May 5, 2013
I don’t watch television. I find that it’s just a distraction away from my goals and any show I really want to watch I can do so from my handy dandy laptop. Most daytime TV is just drivel, people getting tested to see if they are the father, news that’s designed to scare us, plus if I wanted to see something offensive, I would just watch my own show, The Fever.
But occasionally TV treats me to something that I really enjoy, like The Daily Show, sports, Frasier, and now, National Geographic has graced us with Brain Games. I often speak on the power of the mind and in my book I talk about how my transformation and transitions through PTSD and depression played a great role in understanding the greatest super computer I will ever possess, my mind.
Brain Games reveals truths about our mind and in the first couple of episodes this season it has shown us that we always can’t trust what we see. The fact is, we lose over 99 percent of the information we take in per second, so the reality that is relayed to us via our visual cortex, is always missing something. We often miss things that are right in front of us. Our brain decides what information to relay to us based on patterns. This is why it’s so important to have a positive outlook, since if that’s the pattern you create then the mind will seek such positive things; if you have a negative pattern, then it will seek out negative information.
Our mind also spends a lot of time making assumptions. For instance, one of the tests on the premier episode of Brain Games was showing us two different colors, although they were the same color. Because the picture was not two different shades of gray in fact, but the same shade.
You can see what I’m talking about in the picture within this blog. Because it’s presented in such a way that the shape should have a shadow, our brain makes the assumption and casts a shadow. If you cover the middle part of the picture with your finger you can see that it’s in fact the same shade of gray…wtf? The mind is truly amazing.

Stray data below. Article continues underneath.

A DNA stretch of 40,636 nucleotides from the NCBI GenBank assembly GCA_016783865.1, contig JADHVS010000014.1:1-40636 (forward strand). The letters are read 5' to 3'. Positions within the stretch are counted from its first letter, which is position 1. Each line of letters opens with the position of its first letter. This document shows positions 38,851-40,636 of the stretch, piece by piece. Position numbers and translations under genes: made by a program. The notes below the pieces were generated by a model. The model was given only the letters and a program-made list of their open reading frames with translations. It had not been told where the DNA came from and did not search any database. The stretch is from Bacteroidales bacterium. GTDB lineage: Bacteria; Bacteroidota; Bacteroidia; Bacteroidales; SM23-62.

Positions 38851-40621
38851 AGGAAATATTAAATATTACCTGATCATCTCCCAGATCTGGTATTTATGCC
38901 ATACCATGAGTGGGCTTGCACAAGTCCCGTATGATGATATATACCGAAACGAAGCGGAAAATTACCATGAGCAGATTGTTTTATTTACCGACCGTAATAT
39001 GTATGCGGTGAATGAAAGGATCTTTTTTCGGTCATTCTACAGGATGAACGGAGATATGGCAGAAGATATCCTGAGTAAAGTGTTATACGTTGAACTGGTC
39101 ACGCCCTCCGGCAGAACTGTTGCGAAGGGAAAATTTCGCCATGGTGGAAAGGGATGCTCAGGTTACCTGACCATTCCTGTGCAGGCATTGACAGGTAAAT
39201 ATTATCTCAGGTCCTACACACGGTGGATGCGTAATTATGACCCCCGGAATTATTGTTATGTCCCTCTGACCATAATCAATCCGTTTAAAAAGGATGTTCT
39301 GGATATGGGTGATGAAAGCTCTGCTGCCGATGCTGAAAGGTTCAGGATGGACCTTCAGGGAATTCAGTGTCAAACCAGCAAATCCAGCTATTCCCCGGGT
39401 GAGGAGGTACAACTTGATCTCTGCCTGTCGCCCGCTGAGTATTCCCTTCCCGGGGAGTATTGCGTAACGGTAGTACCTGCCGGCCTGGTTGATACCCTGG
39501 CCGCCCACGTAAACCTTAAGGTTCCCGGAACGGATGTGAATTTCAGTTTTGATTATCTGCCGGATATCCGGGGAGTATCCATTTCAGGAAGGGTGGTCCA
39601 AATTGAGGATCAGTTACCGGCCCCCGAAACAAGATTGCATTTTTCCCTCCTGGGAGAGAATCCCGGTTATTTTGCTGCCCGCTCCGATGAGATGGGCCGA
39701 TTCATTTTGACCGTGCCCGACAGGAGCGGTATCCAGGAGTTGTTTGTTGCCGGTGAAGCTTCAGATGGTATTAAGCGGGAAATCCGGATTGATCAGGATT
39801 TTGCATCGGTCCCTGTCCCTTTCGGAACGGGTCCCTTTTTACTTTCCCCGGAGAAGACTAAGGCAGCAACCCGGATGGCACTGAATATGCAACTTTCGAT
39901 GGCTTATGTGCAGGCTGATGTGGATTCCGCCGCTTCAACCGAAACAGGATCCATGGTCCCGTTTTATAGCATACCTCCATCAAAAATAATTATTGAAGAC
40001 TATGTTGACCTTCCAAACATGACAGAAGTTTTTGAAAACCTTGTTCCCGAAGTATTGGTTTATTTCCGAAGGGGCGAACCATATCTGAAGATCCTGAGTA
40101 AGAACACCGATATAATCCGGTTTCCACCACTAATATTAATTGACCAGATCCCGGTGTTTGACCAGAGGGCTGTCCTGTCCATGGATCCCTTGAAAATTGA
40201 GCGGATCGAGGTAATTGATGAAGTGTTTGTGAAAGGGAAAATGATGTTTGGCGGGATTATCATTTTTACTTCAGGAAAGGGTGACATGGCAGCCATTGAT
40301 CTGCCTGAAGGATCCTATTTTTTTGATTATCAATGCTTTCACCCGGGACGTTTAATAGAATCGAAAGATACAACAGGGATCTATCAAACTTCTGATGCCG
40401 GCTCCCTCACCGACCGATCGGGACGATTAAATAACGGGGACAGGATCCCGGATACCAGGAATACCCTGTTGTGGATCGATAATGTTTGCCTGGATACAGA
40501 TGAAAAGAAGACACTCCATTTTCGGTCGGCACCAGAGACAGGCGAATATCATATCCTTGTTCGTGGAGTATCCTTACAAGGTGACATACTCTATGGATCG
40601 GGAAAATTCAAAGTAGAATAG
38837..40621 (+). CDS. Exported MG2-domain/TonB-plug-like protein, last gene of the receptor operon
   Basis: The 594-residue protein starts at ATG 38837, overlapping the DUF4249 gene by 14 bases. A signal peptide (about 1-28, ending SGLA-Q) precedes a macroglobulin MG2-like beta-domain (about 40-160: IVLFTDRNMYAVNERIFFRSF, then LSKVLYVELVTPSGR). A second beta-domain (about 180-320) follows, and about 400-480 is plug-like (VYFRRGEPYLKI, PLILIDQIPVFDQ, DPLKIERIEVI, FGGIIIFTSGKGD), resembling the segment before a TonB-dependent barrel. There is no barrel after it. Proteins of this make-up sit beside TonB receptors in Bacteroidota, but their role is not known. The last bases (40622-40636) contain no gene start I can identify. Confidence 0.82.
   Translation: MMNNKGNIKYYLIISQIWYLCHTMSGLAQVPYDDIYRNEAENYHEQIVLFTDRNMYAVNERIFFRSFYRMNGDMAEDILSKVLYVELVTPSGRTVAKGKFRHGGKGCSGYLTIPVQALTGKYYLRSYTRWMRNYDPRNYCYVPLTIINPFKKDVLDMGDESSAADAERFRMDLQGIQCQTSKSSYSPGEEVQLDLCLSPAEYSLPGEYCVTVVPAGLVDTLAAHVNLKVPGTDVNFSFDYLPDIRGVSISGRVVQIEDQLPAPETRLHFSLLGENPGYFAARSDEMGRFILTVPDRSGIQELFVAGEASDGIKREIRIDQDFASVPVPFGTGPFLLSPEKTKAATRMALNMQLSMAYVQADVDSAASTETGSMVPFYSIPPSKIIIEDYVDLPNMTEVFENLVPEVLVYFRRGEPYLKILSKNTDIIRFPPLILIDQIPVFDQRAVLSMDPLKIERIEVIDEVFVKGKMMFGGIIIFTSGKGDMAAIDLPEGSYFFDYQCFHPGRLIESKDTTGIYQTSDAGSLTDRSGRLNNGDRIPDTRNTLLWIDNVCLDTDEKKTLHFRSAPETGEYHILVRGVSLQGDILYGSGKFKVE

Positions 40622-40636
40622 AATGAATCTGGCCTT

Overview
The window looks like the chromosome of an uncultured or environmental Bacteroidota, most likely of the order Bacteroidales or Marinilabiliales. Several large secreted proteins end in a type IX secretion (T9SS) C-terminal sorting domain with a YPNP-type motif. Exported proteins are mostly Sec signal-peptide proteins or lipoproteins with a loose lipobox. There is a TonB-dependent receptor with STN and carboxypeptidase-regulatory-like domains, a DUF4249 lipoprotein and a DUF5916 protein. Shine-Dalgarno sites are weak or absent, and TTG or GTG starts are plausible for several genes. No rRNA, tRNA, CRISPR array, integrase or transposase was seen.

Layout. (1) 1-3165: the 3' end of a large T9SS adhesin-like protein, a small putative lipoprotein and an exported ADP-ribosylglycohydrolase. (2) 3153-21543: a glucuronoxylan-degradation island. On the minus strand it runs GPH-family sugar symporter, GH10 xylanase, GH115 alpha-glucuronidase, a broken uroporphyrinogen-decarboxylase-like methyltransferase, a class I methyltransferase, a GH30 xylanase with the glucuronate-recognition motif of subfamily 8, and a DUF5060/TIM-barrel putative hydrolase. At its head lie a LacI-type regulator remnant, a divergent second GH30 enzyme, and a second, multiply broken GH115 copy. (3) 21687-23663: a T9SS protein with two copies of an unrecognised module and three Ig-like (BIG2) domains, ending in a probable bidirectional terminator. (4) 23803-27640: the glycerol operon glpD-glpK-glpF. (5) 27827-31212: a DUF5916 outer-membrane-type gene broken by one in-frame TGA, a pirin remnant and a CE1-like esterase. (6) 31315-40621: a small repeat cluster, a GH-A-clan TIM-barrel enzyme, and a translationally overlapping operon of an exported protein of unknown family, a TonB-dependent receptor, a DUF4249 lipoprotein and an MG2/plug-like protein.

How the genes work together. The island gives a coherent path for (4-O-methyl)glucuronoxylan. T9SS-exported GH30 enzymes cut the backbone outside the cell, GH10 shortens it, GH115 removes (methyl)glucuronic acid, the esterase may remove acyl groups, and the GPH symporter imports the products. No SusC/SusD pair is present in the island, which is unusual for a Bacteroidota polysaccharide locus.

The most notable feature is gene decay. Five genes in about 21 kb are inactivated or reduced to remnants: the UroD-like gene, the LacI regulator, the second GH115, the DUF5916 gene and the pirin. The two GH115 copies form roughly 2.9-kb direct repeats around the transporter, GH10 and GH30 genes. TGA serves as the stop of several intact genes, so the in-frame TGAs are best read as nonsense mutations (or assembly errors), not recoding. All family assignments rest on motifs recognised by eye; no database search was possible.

It’s important we learn or do something new every day, or our brain will run on automatic; literally the frontal lobe will go to sleep. This is why often I challenge people when they say we make decisions based on free will. We can make decisions based on free will, but often we don’t; we think we are, but we are really making them based on multiple decisions. We often take a situation, compare it to our past, and then make a decision based on our experience. Only when we wake the frontal lobe up, and view the situation for what it is without comparing it to a similar past situation, do we truly make a decision using free will.
I am obsessed with the brain, so I’m like a pig in shit with this stuff, and I’m also relieved that there is another show teaching people about the mind. This society frustrates me; most people spend time battling a negative inner voice that tells them they aren’t attractive, or good enough. They spend a lot of time with their inner-thoughts dwelling on past traumas or bad memories. Yet most don’t ever take the time to study their mind, and figure out how it works, thus empowering them to take control of their thoughts and mindset. In order to become the best we can become, we have to study the mind, how it affects us physiologically, and what we can do to change negatives into positives.
“We are shaped by our thoughts; we become what we think. When the mind is pure, joy follows like a shadow that never leaves.” – Buddha
Image Credit: ktsdesign / Shutterstock